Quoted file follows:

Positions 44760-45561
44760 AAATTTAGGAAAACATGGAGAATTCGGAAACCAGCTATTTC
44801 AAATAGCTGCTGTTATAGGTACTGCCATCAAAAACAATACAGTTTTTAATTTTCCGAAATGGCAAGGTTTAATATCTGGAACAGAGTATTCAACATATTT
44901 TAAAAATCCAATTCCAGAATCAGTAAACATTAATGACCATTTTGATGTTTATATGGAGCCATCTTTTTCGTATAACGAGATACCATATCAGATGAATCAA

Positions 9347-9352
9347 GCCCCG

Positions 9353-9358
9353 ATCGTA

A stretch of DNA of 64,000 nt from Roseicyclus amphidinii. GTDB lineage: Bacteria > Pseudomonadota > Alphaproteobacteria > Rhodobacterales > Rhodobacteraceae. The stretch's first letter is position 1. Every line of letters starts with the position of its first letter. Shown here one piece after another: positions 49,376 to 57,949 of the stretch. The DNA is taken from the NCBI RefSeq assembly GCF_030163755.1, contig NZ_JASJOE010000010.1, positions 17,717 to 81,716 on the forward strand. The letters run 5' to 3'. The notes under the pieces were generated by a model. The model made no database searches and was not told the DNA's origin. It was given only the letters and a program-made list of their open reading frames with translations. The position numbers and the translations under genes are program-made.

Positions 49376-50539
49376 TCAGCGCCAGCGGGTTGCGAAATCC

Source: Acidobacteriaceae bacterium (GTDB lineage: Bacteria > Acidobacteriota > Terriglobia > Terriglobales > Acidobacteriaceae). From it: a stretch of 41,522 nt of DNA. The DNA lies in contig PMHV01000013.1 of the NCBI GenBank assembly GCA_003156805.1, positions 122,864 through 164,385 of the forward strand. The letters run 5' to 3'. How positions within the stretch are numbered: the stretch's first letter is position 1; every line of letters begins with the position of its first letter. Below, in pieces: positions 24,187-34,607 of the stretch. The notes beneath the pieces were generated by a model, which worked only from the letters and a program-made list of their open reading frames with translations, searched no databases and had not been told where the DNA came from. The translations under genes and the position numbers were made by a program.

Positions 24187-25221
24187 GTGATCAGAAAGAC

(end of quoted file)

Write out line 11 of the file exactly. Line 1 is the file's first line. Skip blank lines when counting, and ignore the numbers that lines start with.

49376 TCAGCGCCAGCGGGTTGCGAAATCC